“Abolish ICE” has become the new rallying cry of the left, which is trying to turn the fury Americans are feeling about the horrors at the Mexican border on the little-understood agency known as U.S. Immigration and Customs Enforcement.
The effort gained a burst of currency when one of its proponents, Alexandria Ocasio-Cortez, won a stunning victory over House Democratic Caucus Chairman Joseph Crowley in last week’s New York Democratic primary.
Now you are hearing that idea, in one formulation or another, from more prominent figures in the party, including some who are being talked about as possible 2020 presidential contenders.
ICE “has become a deportation force,” Sen. Kirsten Gillibrand (D-N.Y.) told CNN. “Get rid of it. Start over. Reimagine it.”
But replace it with what? Democrats don’t have a clear answer for that, which is why they are heading into dangerous political territory.
Demonizing a government agency is an old, tired strategy — one that rarely if ever has worked.
Just ask the Republicans. They have more than a little experience in this regard.
Democrats “are drifting into a trap,” Trump ally Newt Gingrich told me, acknowledging that he knows what it is like to fall into this one.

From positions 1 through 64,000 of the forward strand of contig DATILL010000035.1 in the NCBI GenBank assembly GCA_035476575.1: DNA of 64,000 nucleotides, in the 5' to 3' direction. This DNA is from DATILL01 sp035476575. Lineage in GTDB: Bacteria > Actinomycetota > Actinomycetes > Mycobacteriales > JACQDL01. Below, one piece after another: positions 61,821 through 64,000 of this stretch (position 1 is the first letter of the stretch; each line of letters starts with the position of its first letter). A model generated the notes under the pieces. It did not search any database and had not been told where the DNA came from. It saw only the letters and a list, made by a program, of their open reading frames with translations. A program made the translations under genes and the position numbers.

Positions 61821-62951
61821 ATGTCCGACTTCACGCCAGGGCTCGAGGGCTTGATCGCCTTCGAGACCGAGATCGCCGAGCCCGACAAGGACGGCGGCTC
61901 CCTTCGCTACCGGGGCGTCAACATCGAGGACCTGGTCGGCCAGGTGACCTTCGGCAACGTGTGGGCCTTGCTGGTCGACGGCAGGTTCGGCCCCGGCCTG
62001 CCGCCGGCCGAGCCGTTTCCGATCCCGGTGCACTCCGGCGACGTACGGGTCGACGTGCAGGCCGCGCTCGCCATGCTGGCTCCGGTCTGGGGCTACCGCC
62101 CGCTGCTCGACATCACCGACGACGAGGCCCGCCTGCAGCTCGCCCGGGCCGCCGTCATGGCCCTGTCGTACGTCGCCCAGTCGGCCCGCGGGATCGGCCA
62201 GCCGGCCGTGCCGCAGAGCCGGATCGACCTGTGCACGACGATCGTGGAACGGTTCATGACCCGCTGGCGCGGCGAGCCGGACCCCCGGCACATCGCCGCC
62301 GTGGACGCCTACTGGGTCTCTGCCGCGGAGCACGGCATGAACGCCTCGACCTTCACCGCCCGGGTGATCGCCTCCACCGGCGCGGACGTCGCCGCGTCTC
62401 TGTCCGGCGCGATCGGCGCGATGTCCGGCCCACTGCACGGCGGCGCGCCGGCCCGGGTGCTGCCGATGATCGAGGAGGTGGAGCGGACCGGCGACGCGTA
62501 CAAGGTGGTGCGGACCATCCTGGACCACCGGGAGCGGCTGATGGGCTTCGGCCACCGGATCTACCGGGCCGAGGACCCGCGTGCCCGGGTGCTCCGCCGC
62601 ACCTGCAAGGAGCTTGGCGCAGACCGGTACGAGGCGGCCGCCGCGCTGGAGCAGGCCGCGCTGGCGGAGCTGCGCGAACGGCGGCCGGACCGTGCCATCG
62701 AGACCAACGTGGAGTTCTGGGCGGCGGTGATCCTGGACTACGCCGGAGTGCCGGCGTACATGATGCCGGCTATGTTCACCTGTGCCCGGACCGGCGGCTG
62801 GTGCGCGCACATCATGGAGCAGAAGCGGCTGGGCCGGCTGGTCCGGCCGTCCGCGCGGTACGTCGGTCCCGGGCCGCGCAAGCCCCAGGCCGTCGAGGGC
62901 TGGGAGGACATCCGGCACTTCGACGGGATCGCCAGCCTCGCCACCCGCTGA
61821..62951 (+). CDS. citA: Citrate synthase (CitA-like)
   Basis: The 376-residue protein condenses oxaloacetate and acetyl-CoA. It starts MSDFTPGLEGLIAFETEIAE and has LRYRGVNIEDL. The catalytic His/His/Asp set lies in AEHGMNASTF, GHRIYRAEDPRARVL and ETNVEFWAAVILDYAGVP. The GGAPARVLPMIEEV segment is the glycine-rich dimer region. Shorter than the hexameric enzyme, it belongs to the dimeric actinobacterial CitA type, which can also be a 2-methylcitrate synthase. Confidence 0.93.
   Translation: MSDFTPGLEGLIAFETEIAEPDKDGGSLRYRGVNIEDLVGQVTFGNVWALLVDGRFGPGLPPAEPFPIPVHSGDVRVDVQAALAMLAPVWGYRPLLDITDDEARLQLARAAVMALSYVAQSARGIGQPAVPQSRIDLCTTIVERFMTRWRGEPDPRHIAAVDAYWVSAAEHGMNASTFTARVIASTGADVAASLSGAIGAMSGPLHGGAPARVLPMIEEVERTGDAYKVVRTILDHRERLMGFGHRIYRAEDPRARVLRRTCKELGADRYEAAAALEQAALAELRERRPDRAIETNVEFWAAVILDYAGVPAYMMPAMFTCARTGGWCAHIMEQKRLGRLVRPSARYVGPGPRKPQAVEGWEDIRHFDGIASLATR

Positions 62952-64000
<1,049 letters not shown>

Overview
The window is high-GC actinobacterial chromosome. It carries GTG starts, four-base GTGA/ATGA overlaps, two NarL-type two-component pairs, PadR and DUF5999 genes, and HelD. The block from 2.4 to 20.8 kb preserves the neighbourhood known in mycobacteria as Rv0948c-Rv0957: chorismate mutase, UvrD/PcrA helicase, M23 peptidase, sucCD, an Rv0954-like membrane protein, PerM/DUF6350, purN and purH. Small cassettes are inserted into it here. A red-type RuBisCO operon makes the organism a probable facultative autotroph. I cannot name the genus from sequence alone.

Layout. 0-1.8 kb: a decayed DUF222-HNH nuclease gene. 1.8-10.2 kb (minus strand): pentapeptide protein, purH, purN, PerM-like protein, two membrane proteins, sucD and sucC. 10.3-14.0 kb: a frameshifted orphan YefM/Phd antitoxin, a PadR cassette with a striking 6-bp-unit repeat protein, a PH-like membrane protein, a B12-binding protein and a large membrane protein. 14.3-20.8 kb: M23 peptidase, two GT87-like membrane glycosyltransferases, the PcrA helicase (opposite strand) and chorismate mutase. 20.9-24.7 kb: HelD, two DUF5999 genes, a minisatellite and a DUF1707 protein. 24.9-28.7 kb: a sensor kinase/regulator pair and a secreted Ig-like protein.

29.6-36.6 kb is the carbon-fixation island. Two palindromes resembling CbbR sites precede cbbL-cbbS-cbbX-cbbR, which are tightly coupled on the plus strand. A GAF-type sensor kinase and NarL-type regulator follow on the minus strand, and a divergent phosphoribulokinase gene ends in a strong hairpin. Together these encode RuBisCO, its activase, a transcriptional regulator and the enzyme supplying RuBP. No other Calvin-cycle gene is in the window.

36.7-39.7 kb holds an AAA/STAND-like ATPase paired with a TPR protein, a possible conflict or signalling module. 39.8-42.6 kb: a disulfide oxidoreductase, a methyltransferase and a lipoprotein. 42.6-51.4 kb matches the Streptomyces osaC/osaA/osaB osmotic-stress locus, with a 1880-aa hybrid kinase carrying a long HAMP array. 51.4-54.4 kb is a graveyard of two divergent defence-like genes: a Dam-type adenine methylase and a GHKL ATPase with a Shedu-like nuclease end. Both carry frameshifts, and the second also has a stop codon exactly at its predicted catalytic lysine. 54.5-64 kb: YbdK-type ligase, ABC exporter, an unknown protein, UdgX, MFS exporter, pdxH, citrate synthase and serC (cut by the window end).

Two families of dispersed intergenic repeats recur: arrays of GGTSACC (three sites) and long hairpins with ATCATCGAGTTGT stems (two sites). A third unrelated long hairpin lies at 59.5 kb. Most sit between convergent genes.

When the GOP took control of the House under then-Speaker Gingrich in 1995, its right wing vowed to eliminate no fewer than four federal departments: Education, Energy, Commerce, and Housing and Urban Development. Republicans saw those departments as symbols of everything that had gone awry in a sprawling, increasingly intrusive federal government.
“We learned that every one of those agencies have interest groups that desperately want them to survive,” Gingrich said. “We just weren’t clever about it.”
Still, the proposal remains alive in conservative circles and is put forward again like clockwork during GOP presidential primary season.
In 2011, Texas Gov. Rick Perry’s White House hopes effectively came to an end when he announced during a debate: “It is three agencies of government when I get there that are gone. Commerce, Education and the . . . what’s the third one there?” The department he forgot is the one he now heads as President Trump’s energy secretary.
By Karen Tumulty for THE WASHINGTON POST
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